BIZ BUZZ: Too many lawyers at PCC? | Inquirer Business

BIZ BUZZ: Too many lawyers at PCC?

/ 02:06 AM February 06, 2023

Folks at the Philippine Competition Commission (PCC) are now waiting for the final commissioner spot to be filled up, with the last place likely—or perhaps hopefully? —to be given to someone who is well-versed in economics.

This is according to a well-placed source at the competition commission who told the Inquirer that the last commissioner’s slot, which an appointee will occupy for seven years, is expected to be given to an economist.


The source said that they had been rooting for someone from inside, citing the former Director of the PCC Mergers and Acquisitions Office, Krystal Uy.

“Sadly, she has been pirated by the [National Economic and Development Authority (Neda)]. She is now an undersecretary there,” the source said.


“There are a few really good economists, and even fewer are lawyers who have expertise in competition economics,” the source added.

Economists who were given seats in the commission in the past include the likes of Neda secretary Arsenio Balisacan and Marikina Rep. Stella Quimbo, who is an economics professor.

The PCC is now headed by former Commission on Audit chair Michael Aguinaldo, a lawyer.

The three commissioners today at the competition body are Marah Victoria Querol, a lawyer formerly with the Office of the President; Michael Peloton, a lawyer who came from the Insurance Commission; and intellectual property rights expert Lolibeth Ramit-Medrano, also a lawyer.

—Alden M. Monzon

Bias for electric cars?

While the motoring industry is cheering Executive Order No. 12 issued by President Marcos last month, which imposed a tariff rate of zero for electric vehicle imports for, at least, the next five years, a segment of the industry is scratching its head in disbelief.

We’re talking about those who were banking on Malacañang’s open-minded approach to electric vehicles to include the two-wheeled variety which, as one can observe on many streets around the country, is clearly a growing trend among Filipino motorists.

Some two-wheeled industry stakeholders reached out to Biz Buzz to express puzzlement at the noninclusion of electric scooters and motorcyles on the list of vehicles that will be exempt from import duties under Mr. Marcos’ new order.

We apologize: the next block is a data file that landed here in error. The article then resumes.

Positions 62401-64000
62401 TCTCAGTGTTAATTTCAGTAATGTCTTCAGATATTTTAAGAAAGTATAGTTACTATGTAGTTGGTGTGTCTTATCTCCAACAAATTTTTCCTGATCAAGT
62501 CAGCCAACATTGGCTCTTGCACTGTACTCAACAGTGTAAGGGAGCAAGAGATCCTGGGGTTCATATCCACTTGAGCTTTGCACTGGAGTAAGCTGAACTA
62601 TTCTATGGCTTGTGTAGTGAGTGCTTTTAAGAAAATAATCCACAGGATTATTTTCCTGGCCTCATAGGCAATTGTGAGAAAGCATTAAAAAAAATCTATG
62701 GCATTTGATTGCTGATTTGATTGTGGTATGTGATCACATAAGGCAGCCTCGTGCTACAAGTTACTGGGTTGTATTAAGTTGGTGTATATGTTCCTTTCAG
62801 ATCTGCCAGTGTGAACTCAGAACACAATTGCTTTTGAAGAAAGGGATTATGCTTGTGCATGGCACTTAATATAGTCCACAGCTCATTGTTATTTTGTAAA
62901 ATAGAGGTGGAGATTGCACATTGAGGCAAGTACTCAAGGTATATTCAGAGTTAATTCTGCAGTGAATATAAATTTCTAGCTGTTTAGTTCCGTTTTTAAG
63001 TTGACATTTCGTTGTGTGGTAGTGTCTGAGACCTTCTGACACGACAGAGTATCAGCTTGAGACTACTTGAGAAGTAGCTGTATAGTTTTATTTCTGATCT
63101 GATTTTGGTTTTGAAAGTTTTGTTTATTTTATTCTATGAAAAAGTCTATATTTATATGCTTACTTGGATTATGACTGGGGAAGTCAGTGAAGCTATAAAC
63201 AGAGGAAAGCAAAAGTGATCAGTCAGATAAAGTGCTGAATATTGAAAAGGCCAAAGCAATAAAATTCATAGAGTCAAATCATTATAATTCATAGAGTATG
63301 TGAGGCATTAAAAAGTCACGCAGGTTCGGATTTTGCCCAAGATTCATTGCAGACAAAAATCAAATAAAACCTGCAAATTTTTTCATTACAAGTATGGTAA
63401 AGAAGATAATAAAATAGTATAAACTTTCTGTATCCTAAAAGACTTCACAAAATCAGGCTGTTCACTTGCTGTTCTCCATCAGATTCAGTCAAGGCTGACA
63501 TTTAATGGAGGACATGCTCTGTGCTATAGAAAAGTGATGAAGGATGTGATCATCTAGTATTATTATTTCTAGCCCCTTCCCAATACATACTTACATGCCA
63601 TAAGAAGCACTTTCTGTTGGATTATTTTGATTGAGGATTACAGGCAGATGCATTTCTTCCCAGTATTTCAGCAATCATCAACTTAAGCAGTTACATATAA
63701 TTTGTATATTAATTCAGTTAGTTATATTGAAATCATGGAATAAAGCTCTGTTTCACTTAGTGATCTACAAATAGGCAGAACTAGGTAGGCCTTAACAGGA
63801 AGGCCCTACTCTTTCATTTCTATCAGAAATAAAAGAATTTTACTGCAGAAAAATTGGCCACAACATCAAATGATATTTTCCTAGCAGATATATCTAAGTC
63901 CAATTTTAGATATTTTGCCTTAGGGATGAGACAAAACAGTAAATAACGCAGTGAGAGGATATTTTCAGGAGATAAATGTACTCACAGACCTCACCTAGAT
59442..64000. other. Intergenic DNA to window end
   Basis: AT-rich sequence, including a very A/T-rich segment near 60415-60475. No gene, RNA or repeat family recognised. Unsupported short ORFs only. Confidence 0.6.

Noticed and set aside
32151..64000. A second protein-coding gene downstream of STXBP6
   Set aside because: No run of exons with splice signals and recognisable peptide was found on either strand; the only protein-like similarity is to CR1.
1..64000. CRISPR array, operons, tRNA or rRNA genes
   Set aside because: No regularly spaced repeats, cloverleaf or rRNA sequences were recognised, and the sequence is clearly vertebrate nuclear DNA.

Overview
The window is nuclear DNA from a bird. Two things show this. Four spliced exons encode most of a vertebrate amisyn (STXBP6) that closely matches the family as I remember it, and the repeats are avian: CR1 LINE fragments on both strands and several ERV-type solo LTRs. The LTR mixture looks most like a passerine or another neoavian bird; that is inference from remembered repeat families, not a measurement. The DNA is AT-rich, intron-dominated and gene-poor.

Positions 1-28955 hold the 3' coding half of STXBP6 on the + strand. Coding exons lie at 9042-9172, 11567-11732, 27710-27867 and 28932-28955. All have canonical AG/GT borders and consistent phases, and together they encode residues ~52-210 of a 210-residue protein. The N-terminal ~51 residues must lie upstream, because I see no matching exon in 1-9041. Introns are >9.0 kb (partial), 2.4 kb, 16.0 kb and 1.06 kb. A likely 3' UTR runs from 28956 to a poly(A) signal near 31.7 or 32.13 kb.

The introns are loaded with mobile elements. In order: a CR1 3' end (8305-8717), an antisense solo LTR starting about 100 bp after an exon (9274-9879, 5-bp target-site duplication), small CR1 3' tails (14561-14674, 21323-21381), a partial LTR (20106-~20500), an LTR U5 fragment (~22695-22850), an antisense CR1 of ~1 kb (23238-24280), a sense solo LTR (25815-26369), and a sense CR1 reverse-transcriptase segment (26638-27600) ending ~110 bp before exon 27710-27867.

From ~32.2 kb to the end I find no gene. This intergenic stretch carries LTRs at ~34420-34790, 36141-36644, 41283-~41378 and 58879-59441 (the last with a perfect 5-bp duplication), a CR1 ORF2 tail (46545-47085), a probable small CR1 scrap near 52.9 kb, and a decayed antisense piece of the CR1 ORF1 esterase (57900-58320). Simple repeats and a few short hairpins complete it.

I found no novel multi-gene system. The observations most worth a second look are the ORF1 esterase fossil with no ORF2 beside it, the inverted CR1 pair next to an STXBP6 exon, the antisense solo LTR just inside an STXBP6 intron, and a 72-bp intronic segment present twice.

“Why exempt only four-wheeled vehicles?” one player said. “Don’t we want to encourage more affordable mobility options for Filipinos? Why are we favoring electric cars over electric motorcycles or scooters?”

Hopefully, it’s not too late to amend this order and, hopefully, the President has a open mind. But does he? Or more importantly, do his officials have open minds about this? Abangan!

—Daxim L. Lucas

Squidpay squabble

Now that the central bank has revoked the license and registration of payments system operator Squidpay Technology Inc., some of its key officials are hitting back against Premiere Horizon Alliance Corp. (PHA), their former partner.

PHA had, of course, sued Squidpay founder Marvin dela Cruz and one of their directors Augusto “Tito” Serafica Jr. last year for allegedly misappropriating company funds.

But the Squidpay camp claims that “the irresponsible actions by the PHA management and certain members of the executive committee were the key reasons why the two independent directors, and a distinguished nonexecutive director (based in the US) tendered their resignation from PHA.”

In a statement sent to Biz Buzz, the Squidpay guys accused certain board directors and former senior management of the PHA subsidiaries as having “prioritized their self-interest” and remaining uncooperative.”

“The absence of a coherent business strategy led to a huge erosion of shareholder value and continuing losses in 2022,” said the Squidpay side of this increasingly ugly mess.

“Certain board members and former senior management refused to comply with the overall direction toward cost conservation,” they explained. “They continued to pursue their own financial gains showing zero concern for the company’s financial health.”

“To date, no independent directors have been elected,” the Squidpay guys said. “In the interest of the safeguarding the fragmented majority shareholders’ concern about board representation, maybe Securities and Exchange Commission and the Philippine Stock Exchange should closely monitor the nomination and selection of independent directors, before the much delayed PHA 2022 shareholders meeting.”

So who’s telling the truth? Time will tell.

—Daxim L. Lucas INQ

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